March 2, 2016 Last Updated 10:16 am

British Journal of Photography unveils redesign, expanding page run and upgrading paper stock

London, UK – March 2, 2016 — The world’s longest running photography publication relaunches on 02 March with a new look and expanded editorial sections run across 50 percent extra pages.

BJP mgazineAt a time when British Journal of Photography is read by more people in more places than ever before, reaching 650,000+ followers on social media, we are investing further in our 162-year-old print magazine, giving it a thorough refresh to ensure it remains the world’s most authoritative and cutting-edge publication devoted to the art and commerce of contemporary photography.

The new-look magazine has been redesigned front-to-back to give more space to arresting images and in-depth analysis of the contemporary photography scene. In addition to expanding the page run, we have introduced a heavyweight premium cover stock, alongside three different high-quality papers inside, and bold new typography that reflects the visual sophistication of the global creative community we serve.


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Since our last major redesign six years ago, which saw BJP switch from its 150-year-old weekly format back to the monthly edition it began with in 1854, the magazine has launched award-winning iPad and iPhone editions,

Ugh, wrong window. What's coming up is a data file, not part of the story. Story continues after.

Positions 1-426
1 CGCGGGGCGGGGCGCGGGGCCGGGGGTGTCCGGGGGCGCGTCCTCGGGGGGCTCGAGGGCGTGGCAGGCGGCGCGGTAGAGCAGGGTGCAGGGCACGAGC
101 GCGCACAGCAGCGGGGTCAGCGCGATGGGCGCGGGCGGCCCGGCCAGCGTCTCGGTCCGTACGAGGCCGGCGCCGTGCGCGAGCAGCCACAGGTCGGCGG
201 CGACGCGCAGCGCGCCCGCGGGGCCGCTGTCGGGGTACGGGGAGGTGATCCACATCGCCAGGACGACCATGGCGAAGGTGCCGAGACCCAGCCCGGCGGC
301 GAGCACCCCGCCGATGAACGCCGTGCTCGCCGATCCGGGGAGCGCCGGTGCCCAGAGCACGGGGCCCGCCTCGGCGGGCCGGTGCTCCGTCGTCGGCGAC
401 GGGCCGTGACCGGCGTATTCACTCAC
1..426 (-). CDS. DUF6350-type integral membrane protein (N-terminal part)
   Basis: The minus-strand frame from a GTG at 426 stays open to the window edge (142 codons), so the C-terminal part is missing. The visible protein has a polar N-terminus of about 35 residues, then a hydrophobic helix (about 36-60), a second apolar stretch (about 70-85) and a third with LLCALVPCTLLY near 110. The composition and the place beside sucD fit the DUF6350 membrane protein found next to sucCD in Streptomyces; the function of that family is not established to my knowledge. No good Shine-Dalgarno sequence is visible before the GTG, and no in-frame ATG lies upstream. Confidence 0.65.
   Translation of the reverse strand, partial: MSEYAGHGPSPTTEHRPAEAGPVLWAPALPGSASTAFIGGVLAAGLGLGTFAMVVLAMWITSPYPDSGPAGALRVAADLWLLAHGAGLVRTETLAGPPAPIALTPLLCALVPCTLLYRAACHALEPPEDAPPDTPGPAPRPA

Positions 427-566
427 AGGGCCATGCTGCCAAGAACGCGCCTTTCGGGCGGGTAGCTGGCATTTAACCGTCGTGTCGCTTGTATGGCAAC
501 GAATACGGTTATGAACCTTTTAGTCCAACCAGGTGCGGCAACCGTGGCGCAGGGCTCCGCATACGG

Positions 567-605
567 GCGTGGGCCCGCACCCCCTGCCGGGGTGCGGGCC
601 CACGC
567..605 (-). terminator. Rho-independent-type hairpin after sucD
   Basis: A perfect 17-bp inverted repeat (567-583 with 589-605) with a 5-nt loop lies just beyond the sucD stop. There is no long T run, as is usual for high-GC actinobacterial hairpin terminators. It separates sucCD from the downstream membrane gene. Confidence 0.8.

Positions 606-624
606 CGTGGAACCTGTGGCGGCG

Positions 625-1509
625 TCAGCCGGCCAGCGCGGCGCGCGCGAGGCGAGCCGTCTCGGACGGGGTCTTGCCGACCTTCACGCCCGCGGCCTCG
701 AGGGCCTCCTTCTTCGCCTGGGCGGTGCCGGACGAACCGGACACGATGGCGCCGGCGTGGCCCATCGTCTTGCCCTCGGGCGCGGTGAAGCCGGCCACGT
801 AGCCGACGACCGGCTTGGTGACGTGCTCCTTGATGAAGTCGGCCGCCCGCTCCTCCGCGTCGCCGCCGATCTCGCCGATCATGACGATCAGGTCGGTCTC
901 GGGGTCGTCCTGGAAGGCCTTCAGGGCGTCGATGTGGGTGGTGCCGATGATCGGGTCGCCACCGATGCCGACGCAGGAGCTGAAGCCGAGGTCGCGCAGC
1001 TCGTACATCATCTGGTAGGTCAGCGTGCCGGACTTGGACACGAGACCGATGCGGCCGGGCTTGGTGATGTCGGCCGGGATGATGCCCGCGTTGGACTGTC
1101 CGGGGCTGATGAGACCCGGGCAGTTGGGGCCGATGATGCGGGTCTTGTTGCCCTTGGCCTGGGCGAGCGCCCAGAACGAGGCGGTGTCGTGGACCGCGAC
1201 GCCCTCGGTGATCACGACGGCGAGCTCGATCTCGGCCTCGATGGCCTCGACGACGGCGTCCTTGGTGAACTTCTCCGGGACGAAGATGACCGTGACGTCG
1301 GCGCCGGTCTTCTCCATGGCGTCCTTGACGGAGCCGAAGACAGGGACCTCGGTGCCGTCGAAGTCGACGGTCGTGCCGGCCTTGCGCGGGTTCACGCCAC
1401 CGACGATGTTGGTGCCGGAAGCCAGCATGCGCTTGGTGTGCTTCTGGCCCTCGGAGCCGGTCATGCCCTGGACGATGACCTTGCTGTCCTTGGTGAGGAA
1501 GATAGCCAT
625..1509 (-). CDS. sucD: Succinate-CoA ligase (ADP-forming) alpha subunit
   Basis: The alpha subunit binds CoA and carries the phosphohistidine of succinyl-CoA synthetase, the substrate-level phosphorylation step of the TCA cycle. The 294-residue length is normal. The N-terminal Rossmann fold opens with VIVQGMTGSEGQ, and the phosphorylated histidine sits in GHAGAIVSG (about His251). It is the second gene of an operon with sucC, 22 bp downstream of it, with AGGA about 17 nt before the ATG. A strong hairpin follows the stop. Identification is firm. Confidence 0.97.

collected the title of Photography Magazine of the Year at the Lucies (the Oscars of the photography world), and three years ago became an independent publisher following a management buyout. “In that time there’s been a massive revival of interest in print, led by an army of small independent publishers with uncompromising standards and the shared belief that the coming together of provocative photography, sharp design and intelligent wordcraft should be an artform in its own right,” says editorial director Simon Bainbridge. “We share that passion. A magazine is much more than the sum of its glossy-wrapped parts; it should inspire, surprise, provoke and inform. We began our redesign with the objective of decluttering the pages and giving the photography space to be star billing. We also wanted to add a little change of pace to the different sections, which we’ve done with the layouts and use of four different paper stocks.

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“Since we began in 1854, British Journal of Photography has set the standard for photographic journalism, continuously redefining what we do to reflect changing trends and practices, and strive to better serve our loyal readership,” says editorial director Simon Bainbridge. “We will continue to search out work from the world’s leading photographers, championing the emerging generation and presenting them alongside established talent. But more than that, we aim to bring context and analysis to our award-winning formula, and deliver a magazine that informs, inspires and surprises.”

The first new-look issue, our April edition (out 2 March), is themed around science and technology. Alongside interviews with Michael Benson about his pioneering space imagery, we feature Daniel Stier’s work on the surreal world of scientific experiment, Reiner Riedler’s investigation into lifesaving medical machines, and Laura Morton’s photo essay on tech entrepreneurs in San Francisco Bay.

Our May issue is focused on commissioned photography, and June features the best from our annual worldwide talent call.

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